•  “Care in Latin America: multi-stakeholder strategies and experiences for advancing an equality agenda,” jointly organized by the Latin American Justice and Gender Team (ELA), INMUJERES, and UN Women on November 8. Participants stressed the unequal distribution of care work as the underlying cause of gender inequality. They reflected on the importance of promoting care as a right and the intersectional approach in the construction of comprehensive care systems that, over the principle of social co-responsibility on care, secure public policies that protect the rights of those who receive and provide care and the hard-won wins on gender equality. Natalia Gherardi, Director ELA Team, stressed the need to strengthen the legal obligations that states have assumed and turn them into political policies to advance gender equality. “We must strengthen the gender institutions we have worked hard to build and sustain. The trivialization of the feminist agenda is dangerous,” she said. Facundo Chavez Perilla, Human Rights and Disability Adviser from the Office of the High Commissioner of Human Rights (OHCHR), highlighted that “we need to think the support and care agenda of the future, people-centred, for gender-equality and disability inclusion.” In remarks, Belen Sanz, UN Women Representative in Mexico, “reiterated UN Women’s commitment as co-convener of the Global Alliance for Care and to continue strengthening this platform that promotes an inclusive and transformative care economy.”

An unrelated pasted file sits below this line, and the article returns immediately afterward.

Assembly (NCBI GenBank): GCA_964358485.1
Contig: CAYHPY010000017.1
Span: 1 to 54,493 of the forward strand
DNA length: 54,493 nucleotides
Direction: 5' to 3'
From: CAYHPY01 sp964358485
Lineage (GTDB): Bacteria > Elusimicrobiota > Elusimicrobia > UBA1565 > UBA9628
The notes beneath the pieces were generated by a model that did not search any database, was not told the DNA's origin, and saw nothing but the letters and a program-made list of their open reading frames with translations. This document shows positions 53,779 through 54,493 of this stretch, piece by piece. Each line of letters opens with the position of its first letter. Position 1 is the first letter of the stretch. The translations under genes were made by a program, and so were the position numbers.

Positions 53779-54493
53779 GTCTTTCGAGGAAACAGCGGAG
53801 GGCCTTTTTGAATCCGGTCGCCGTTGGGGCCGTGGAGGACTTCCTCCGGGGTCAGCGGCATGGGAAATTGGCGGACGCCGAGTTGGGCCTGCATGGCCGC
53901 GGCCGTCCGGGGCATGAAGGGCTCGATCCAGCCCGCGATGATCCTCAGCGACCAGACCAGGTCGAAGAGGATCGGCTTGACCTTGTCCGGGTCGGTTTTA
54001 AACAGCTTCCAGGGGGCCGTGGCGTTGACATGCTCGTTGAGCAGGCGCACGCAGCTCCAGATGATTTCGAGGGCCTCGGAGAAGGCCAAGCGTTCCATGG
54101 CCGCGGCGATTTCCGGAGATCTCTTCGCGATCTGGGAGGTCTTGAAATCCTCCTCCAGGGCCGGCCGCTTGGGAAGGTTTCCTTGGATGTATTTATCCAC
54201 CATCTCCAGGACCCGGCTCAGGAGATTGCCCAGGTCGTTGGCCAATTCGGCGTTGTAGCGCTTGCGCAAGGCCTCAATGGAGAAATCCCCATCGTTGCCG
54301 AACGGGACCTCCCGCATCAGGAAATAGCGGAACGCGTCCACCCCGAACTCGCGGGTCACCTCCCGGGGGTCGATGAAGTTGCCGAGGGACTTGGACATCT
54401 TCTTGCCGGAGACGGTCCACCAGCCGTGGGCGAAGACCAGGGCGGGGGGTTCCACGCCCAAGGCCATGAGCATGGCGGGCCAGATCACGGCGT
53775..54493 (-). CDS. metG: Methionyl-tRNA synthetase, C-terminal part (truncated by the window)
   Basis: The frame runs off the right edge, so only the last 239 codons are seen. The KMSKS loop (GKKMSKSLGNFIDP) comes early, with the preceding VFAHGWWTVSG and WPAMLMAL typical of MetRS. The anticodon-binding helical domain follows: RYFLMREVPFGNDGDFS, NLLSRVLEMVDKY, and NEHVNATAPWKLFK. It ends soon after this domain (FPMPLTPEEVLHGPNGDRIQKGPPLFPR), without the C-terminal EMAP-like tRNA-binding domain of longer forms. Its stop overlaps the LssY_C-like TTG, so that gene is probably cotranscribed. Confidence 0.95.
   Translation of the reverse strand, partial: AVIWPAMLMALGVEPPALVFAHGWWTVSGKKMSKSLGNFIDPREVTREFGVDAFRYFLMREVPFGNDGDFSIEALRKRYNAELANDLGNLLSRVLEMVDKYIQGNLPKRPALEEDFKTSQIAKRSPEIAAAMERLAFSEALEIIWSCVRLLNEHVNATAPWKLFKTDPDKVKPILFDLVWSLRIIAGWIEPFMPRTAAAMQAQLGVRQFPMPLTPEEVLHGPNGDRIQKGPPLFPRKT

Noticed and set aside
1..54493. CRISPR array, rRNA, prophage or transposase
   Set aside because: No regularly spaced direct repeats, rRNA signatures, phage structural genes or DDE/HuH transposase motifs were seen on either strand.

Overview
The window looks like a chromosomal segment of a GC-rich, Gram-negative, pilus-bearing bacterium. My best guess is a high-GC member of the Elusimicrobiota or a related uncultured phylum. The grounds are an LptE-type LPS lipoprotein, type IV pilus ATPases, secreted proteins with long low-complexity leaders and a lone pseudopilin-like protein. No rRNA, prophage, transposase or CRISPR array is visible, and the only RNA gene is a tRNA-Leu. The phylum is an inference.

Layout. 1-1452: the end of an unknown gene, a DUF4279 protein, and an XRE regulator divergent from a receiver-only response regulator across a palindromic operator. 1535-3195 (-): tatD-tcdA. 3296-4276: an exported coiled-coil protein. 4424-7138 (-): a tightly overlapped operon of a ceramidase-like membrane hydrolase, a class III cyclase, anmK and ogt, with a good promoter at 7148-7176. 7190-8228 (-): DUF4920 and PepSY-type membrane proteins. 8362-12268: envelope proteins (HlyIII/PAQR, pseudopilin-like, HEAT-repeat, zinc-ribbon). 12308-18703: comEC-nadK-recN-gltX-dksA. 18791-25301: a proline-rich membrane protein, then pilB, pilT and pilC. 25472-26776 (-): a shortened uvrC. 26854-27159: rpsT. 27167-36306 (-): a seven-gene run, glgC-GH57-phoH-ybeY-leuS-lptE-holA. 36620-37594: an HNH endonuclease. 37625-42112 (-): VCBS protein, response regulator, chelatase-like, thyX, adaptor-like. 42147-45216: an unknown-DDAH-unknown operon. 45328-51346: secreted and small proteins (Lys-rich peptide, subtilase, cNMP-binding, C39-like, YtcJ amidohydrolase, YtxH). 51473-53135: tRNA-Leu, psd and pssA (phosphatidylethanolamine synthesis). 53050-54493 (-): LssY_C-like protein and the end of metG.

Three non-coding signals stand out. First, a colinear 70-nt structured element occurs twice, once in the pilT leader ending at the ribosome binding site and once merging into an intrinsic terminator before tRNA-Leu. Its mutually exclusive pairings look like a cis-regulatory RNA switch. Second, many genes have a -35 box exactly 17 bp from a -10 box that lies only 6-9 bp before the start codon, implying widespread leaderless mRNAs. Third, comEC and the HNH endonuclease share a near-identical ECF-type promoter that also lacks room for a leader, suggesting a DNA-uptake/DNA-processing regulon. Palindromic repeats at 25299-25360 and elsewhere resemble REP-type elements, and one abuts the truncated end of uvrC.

Photo ECLAC. ECLAC XV Regional Conference on Women of Latin America and the Caribbean. Buenos Aires, Argentina, 7 to 11 November 2022.

  • Supporting the Global Alliance for Care by providing Data. Research and Evidence for Policies in Latin America and the Caribbean” convened on 9 November by the United Nations Research Institute for Social Development (UNRISD), INMUJERES and UN Women. UNRISD, a member of the Global Alliance for Care, presented a digital platform sponsored by IDRC that will be developed in support of the Alliance and that will serve as a repository of research and evidence about care work in Latin America and the Global South’ countries and from a diversity of stakeholders, for members of the Alliance to share, learn and advance in their commitments towards designing and implementing care policies and services. Marta Ferreyra, Director General of the National Policy for Equality and Women’s Rights from INMUJERES Mexico, mentioned that “The creation of this global digital community will allow the exchange of information and experiences, so it will be necessary that users take ownership of the platform and use it to generate visibility of the care agenda at a global level, for the benefit of caregivers.” The project will also develop a global Rapid Research and Evidence Facility for Care to mobilize partnerships and collaboration with regional, national and local research institutions and produce research on care topics. In her closing remarks, Belen Sanz, UN Women Representative in Mexico, invited partners to join the Global Alliance for Care and to continue building solutions collectively to place care at the centre of the agenda for achieving equality.